Summer is almost over, and that means one thing — the non-stop back to school ads with dancing kids and the message to shop, shop, shop for the school year.
If you’re like me, and trying to minimize your environmental footprint, this time of year can be very stressful. Did you know that the National Retail Federation estimates that “Total spending for K-12 schools and college combined is projected to reach $82.8 billion?” That’s a staggering amount of new stuff that could eventually wind up in a landfill one day.
It’s not too late to plan out how you can have a successful school year and minimize the green guilt.
Dig in the school supply bins and pull the boxes out of the closet. Determine which items can be repurposed and reused from previous years.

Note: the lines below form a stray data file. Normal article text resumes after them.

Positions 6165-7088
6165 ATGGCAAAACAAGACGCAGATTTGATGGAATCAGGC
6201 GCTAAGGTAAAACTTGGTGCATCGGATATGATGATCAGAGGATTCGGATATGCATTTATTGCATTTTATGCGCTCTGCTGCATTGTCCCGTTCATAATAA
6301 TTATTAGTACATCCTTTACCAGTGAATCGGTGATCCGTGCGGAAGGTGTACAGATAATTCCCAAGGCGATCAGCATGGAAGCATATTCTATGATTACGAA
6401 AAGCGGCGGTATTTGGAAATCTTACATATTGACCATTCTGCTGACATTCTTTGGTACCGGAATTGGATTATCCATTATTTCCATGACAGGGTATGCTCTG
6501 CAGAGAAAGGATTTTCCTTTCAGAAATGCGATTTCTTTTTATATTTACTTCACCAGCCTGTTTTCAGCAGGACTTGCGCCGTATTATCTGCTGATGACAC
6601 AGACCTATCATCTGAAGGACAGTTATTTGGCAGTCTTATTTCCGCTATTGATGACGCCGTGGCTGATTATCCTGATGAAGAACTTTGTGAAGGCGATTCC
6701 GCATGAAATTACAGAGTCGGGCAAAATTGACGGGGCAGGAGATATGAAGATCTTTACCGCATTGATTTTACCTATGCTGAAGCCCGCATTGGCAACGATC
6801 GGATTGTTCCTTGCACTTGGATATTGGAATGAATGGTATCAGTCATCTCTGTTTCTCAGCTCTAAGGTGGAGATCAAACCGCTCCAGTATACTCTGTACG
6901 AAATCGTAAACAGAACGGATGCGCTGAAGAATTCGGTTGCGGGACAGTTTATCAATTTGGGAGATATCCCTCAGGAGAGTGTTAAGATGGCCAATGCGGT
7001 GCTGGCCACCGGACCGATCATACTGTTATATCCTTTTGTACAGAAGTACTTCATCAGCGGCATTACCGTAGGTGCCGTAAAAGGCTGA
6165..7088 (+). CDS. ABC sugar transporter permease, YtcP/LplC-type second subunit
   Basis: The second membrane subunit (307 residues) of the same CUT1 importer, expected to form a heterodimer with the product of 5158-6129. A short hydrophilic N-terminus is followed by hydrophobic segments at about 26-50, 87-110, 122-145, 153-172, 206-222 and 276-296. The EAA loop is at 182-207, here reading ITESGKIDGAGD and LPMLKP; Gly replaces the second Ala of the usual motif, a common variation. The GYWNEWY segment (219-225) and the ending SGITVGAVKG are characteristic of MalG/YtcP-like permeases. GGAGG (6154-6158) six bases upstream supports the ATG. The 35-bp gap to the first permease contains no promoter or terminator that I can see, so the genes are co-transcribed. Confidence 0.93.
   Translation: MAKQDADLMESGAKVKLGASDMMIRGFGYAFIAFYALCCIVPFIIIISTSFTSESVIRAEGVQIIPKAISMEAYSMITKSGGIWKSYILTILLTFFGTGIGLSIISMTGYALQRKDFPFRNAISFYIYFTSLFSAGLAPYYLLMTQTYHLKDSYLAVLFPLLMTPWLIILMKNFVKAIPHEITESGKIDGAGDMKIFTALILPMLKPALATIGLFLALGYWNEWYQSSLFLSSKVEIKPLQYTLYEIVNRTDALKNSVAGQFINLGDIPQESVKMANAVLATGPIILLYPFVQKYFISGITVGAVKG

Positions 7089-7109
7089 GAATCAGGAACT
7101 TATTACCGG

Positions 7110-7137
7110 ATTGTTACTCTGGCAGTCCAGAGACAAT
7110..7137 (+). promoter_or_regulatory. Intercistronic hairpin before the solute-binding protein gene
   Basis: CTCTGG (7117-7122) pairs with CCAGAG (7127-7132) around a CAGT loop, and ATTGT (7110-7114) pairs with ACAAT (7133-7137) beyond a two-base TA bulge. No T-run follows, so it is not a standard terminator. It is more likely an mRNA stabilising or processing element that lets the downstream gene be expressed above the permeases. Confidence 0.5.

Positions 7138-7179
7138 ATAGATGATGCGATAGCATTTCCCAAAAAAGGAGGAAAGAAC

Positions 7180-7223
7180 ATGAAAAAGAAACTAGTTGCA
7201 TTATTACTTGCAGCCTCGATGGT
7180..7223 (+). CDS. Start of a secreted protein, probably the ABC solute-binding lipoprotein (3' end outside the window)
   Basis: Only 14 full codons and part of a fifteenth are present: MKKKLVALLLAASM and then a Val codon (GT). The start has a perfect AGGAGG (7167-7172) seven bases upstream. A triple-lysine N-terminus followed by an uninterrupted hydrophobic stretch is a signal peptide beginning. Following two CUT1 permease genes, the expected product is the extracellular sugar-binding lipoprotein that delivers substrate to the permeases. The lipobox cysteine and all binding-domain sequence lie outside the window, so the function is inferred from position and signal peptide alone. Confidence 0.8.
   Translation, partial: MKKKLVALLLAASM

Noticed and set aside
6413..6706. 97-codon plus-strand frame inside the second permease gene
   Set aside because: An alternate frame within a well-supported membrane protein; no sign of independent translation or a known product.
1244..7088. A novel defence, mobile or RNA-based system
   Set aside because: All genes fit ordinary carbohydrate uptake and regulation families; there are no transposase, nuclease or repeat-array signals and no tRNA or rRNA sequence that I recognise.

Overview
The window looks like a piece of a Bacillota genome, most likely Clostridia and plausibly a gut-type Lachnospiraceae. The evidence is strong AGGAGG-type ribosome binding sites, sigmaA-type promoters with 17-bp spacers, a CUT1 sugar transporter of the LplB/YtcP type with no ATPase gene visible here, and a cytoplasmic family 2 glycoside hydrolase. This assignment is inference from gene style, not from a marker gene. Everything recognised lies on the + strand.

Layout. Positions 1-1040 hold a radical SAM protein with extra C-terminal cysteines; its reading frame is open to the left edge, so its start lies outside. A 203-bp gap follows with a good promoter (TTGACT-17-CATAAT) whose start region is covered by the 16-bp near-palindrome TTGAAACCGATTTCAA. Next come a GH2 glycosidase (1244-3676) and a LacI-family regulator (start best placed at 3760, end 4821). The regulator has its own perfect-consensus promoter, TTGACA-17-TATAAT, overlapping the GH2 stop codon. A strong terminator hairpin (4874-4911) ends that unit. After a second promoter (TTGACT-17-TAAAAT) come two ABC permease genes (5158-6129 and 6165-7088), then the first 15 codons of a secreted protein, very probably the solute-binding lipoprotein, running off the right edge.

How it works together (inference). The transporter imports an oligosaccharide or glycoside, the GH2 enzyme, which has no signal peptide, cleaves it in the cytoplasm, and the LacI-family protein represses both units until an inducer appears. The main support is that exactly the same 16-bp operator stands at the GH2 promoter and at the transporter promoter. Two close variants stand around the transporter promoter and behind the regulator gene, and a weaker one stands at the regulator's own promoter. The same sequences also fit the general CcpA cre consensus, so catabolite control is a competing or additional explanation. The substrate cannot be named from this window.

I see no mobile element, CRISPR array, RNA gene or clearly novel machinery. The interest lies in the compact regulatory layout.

If your child wants to go back to school with new supplies, try a compromise. They get a new backpack, but must reuse the other supplies. Any of the old supplies should be donated.
Computers, phone chargers, printers — literally any device that is switched off, but remains plugged in – operates on standby power and is costing you a lot of money.
Invest in a Smart Power Strip. At $20 to $30, it’s a bit costlier than an average power strip, but is worth it. The strip stops drawing electricity from appliances that are turned off, meaning you don’t have to remember to switch the strip on and off every time. In fact, using a smart power strip throughout the house will save energy and dollars in every room.